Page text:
Often entering new categories through acquisition, at one point it made rubber boots and tires; telephone and power cables; even household products like toilet paper (I’ve seen them myself). But it was power generation that helped Nokia survive its first existential crisis: in the aftermath of World War I, the company threatened to go bankrupt and was acquired by a significant customer, Finnish Rubber Works, in order to maintain its power supply. (That’s where the rubber boots came from.)

In the following decades, the company operated as an industrial conglomerate, with different divisions operating more or less independently and without too much rhyme or reason under one roof

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Fidelity Backs Appirio for Crowdsourced Cloud Services

Appirio Inc. Chief Executive Chris Barbin
Appirio Inc.

Cloud-services provider Appirio Inc. has gathered $35 million so far in a new round led by Fidelity Management & Research Co., an arm of mutual-fund company Fidelity Investments.

Appirio is still talking to strategic investors and will leave the round open for a short time, co-founder and Chief Executive Chris Barbin told Venture Capital Dispatch. It hasn’t set a target for the fundraising.

Based in San Francisco, Appirio helps companies migrate to Salesforce.com , Workday and other cloud services, but it does so with a twist. It offers customers the option of subscribing to a self-service platform backed by a global online community of about 800,000 people who participate as a way of winning challenges and learning new technical skills.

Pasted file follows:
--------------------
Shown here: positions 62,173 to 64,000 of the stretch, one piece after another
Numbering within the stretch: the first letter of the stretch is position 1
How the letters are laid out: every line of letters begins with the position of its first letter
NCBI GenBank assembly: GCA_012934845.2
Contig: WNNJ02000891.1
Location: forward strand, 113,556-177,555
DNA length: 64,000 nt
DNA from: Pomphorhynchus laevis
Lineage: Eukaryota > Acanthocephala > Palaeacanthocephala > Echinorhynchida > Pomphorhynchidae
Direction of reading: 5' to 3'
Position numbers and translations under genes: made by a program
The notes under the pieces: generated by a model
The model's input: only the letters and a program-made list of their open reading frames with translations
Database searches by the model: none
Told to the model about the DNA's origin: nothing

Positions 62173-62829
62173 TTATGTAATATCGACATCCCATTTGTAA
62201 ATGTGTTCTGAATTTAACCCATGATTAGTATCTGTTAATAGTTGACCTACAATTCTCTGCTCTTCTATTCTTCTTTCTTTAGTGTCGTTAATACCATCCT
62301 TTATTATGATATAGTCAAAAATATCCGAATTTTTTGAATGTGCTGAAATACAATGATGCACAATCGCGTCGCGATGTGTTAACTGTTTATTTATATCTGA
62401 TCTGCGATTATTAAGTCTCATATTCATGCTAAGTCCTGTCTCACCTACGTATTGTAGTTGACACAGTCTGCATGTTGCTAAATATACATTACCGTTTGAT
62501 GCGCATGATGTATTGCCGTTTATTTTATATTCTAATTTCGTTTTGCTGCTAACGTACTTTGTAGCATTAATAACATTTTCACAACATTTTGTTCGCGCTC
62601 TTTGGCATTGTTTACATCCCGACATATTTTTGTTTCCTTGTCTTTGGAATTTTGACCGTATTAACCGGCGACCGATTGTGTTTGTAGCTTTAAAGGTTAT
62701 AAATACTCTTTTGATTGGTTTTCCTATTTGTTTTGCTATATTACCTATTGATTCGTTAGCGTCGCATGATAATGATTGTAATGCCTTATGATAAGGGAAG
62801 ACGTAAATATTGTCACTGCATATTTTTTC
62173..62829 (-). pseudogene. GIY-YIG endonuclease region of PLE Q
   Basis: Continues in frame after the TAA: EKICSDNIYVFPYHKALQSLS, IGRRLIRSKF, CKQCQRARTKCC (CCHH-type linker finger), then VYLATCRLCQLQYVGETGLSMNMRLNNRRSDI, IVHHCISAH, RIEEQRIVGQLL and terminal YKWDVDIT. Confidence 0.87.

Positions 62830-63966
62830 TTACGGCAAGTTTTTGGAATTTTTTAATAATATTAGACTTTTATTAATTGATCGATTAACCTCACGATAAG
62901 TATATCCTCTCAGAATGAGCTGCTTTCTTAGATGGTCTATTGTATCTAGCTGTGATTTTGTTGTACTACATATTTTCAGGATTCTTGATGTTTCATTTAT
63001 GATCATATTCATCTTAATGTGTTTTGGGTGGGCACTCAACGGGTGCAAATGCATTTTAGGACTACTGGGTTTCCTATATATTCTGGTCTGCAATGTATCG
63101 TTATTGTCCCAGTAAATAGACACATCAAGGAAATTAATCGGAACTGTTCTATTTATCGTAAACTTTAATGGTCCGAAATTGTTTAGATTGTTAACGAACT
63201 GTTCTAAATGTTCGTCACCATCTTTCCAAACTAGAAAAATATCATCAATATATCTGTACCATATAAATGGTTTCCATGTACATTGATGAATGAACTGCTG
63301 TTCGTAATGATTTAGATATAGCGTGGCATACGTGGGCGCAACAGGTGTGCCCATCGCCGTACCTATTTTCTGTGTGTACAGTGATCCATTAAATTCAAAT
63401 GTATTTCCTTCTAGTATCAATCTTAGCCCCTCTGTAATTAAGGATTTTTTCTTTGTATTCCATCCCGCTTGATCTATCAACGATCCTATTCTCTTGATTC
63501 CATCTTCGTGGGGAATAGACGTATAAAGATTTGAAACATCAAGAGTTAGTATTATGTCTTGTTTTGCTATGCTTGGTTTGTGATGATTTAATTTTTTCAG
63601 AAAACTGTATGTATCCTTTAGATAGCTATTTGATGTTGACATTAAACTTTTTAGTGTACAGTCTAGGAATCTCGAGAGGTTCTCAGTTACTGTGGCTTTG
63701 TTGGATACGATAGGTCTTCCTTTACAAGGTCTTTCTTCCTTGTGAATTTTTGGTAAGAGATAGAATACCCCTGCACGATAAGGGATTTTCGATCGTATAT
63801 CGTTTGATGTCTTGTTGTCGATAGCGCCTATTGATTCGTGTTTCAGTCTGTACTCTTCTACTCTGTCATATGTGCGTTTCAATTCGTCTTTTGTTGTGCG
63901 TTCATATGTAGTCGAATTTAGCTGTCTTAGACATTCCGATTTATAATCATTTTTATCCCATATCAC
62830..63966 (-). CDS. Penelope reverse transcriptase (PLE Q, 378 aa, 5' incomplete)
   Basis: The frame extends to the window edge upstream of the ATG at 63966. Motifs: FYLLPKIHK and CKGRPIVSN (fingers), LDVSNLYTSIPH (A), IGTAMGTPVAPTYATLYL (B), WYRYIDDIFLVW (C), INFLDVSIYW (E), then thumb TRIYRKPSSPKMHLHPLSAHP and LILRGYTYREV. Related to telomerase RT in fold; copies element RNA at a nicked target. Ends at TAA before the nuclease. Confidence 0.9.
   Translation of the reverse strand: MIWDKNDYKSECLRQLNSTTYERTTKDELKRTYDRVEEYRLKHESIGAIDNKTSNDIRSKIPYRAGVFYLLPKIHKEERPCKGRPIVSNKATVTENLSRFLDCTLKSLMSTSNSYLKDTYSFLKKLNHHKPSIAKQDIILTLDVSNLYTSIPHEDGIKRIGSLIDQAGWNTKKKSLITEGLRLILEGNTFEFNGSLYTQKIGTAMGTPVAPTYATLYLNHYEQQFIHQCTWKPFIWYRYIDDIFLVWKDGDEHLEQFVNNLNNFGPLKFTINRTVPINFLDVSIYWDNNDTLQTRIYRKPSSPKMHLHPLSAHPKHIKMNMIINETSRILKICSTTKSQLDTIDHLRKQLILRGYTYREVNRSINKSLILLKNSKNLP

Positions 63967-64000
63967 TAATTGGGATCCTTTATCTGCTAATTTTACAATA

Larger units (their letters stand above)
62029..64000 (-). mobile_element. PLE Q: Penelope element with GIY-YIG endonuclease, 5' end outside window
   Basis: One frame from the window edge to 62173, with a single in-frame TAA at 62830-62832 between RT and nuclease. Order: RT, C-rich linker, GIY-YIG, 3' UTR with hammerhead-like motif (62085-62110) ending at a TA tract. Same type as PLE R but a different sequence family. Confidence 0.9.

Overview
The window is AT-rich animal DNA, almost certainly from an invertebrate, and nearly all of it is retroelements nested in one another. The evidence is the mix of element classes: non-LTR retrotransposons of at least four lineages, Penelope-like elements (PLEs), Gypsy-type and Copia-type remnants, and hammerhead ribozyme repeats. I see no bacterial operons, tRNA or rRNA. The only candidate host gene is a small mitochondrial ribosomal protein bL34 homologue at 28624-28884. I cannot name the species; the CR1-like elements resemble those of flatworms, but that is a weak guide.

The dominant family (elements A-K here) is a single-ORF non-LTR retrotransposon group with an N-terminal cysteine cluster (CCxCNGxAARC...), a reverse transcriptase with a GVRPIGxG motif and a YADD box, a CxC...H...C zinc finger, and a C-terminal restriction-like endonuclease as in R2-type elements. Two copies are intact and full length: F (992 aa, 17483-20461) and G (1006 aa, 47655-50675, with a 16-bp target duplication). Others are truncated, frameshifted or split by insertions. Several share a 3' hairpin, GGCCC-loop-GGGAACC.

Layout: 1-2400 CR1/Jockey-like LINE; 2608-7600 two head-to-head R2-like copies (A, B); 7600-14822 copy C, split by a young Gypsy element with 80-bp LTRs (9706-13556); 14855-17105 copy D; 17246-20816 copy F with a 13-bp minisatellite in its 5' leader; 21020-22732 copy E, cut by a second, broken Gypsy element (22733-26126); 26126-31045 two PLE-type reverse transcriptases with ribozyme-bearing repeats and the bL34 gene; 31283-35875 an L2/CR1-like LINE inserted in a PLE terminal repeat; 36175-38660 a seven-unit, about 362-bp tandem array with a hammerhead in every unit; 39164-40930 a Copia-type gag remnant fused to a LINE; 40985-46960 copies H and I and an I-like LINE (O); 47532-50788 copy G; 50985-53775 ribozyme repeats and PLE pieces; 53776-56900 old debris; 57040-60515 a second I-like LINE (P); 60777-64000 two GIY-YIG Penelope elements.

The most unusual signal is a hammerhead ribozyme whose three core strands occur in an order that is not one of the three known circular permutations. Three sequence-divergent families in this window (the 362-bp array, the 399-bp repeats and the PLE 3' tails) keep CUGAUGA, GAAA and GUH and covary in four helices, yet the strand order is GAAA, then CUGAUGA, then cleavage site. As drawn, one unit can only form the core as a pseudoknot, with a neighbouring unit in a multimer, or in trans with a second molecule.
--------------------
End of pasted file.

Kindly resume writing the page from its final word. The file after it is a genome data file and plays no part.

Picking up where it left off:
For each customer, Appirio breaks down the job at hand into units of work, determining what parts Appirio has done Continue reading "Fidelity Backs Appirio for Crowdsourced Cloud Services"

Throwback Thursday: Etsy in 2007

This video was made to celebrate Etsy’s year in 2007. That was the third year the company was in business and the second year we were invested. I think this does an incredible job of showing what the secret sauce was that made Etsy what it is.

Hacking Immigration – The Global EIR Coalition

Our immigration reform system is broken. That isn't new news.

There is now a fix for high-skilled, immigration entrepreneurs that can be implemented TODAY with no legislation required. That is new news. And it has the potential to break through the political logjam.

Only 85,000 H1-B visas are normally issued each year to immigration entrepreneurs and high-skilled technology workers. This year, there were 233,000 applicants. Countless others don't bother applying and simply leave the country after collecting their MBAs and PhDs because the odds are so stacked against them.

With the Global EIR program, pioneered by Massachusetts and Colorado, a model has been developed for companies to partner with universities to allow entrepreneurs to become exempt from the stifling H1-B visa cap. Yesterday, the Massachusetts state legislature reaffirmed their support for the program, which was originally proposed by former Governor Deval Patrick and now has been endorsed by Governor Charlie